List Ex Machina: 5 Things I Wager You Never Knew About Deus Ex

I spent all weekend drinking and playing games with friends, then I ran eight miles. When I got home, I immediately drank two cans of grape soda and started reinstalling Deus Ex on my laptop. I don’t know what it is about sustained debauchery that causes me to regress back to 2001, but after demolishing Liberty Island (ALWAYS GO GEP GUN) and Battery Park I’m finding this dystopian blast from my PC gaming past a pleasant place to sit a spell, kick up my aching feet and lose myself for a moment in the familiar sights and sounds of childhood.

There’s nothing I can tell you about the actual plot of Deus Ex that will surprise you, but I thought it might be fun (and hangover-friendly) to dig through the old developer diaries and bring back a few choice nuggets of goofy trivia to tide us over until Human Revolution is published this summer. For example, did you know there was a Deus Ex stage play that was to be performed in 2002, but the German theater troupe who was to perform it lost the rights to do so just weeks before opening night? How about the hidden rave at the end of the game? No? Then how about…

1. The Liberty Island Skyline Foretold the Future

Seriously, start up the first level and check it out; the New York City skyline in Deus Ex shows no signs of the World Trade Center’s iconic twin towers, despite being part of a PC game published during the summer of 2000. The art files that included the famous structure were removed from the final game due to memory constraints, and the remaining skyline art was simply mirrored across the level to create a creepily accurate facsimile of what a dystopian future NYC might look like.

Okay, that was an easy one but I had to be sure you’d played past the first level. Let’s dig a little deeper, shall we?

2. JC Denton Is Bisexual

Actual character concept art.

Most of us clever types peg JC as a cheap allegory of Jesus Christ, pat ourselves on the back and call it a day; the truth is the folks at Eidos kept the name of our protagonist as gender-neutral as possible to permit the player to choose their own gender. Ultimately the plan proved too grandiose for the programmers at Eidos to implement in time for publication, so gender-swapping (as well as a ton of other awesome ideas, including a text-parsing AI and a trip to the Moon) got cut from the final game.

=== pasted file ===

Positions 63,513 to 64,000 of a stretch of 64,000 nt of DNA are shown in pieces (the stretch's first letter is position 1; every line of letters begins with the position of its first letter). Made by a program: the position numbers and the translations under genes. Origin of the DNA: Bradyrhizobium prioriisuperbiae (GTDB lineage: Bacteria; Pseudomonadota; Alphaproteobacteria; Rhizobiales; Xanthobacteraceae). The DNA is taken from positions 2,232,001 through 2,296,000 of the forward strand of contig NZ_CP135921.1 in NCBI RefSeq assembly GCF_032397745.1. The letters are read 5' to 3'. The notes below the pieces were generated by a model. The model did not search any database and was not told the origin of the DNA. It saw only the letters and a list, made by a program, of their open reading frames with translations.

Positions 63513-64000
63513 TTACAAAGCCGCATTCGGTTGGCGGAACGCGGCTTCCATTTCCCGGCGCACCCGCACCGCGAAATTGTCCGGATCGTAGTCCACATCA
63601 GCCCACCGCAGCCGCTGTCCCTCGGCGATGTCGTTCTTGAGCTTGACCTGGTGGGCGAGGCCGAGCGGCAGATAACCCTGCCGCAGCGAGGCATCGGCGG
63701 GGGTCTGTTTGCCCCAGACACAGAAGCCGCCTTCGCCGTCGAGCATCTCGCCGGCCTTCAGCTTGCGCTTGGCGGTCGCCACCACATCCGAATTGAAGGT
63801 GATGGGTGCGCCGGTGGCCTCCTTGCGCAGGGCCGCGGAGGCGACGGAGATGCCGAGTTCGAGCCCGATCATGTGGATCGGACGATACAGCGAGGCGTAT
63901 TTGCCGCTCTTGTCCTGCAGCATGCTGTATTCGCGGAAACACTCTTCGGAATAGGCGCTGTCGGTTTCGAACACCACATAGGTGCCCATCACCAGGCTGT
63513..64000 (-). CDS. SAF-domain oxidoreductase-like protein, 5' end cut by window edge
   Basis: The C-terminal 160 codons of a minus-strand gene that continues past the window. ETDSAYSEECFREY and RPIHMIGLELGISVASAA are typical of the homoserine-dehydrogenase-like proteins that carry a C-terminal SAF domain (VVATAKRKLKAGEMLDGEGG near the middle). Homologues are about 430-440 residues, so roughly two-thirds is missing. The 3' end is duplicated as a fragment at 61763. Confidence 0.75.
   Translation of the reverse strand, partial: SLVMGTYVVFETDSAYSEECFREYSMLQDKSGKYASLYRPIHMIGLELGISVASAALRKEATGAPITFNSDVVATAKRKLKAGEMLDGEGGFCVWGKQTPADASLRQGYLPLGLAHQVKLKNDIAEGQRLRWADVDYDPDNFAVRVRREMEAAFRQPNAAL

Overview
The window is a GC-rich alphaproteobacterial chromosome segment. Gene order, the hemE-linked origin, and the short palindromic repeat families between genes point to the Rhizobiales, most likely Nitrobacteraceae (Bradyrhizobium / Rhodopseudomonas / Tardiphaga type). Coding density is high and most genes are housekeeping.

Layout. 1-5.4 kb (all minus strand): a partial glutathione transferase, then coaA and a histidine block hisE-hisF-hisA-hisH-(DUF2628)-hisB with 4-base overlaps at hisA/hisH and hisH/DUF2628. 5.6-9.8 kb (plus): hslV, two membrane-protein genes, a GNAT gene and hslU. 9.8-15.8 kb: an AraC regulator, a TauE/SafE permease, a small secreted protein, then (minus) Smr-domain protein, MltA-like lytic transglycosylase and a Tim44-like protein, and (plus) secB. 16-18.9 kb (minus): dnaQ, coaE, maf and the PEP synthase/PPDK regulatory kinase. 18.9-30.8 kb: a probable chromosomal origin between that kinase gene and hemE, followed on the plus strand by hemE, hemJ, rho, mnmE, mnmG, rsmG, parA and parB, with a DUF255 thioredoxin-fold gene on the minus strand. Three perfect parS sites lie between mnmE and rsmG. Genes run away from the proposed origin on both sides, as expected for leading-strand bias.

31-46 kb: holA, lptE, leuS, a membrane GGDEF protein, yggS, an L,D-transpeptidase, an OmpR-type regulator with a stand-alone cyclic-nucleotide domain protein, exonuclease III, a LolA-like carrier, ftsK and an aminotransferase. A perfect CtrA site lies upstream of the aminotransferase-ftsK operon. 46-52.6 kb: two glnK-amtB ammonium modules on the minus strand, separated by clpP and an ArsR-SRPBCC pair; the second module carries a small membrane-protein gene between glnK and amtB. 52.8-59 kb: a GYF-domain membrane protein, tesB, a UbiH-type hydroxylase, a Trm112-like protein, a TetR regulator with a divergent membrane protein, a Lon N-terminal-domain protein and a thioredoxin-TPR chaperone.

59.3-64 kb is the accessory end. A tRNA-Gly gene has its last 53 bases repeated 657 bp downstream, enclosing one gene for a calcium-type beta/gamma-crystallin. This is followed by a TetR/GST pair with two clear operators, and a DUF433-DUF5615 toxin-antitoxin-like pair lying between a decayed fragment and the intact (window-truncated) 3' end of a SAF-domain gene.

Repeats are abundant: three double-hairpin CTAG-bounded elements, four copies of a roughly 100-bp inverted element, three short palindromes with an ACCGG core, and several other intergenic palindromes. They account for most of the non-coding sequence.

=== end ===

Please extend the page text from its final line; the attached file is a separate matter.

3. Mechs Are Second-Class Citizens

Seriously, they have their own bathrooms and drinking fountains and everything. Every time you run into a mechanically-augmented agent in Deus Ex their hardware is portrayed in a terribly menacing manner, but digging through the environmental dialogue scripts and the developer bible reveals the life of a ‘mech is pretty rough:

Mechanically augmented humans have their own airport security systems and have to register with government authorities. They are second-class citizens, looked down upon even by the non-augmented poor. There’s no way a mechanically augmented human can pass for normal for very long. They’re not allowed in certain locations and have separate facilities, ostensibly tailored to their unique needs but really as a way of controlling them.

– Deus Ex Developer Bible

Maybe now you don’t feel so great about triggering the miniature explosives buried inside Anna and Gunther’s skulls, huh? Given that we’ll be playing Human Revolution as one of the first mechanically augmented humans in the world, I’m cautiously excited about how the developers could use this fictional universe to play around with the nature of being human and how the color of your skin/armor/arm-mounted machine gun affect the actions of those around you.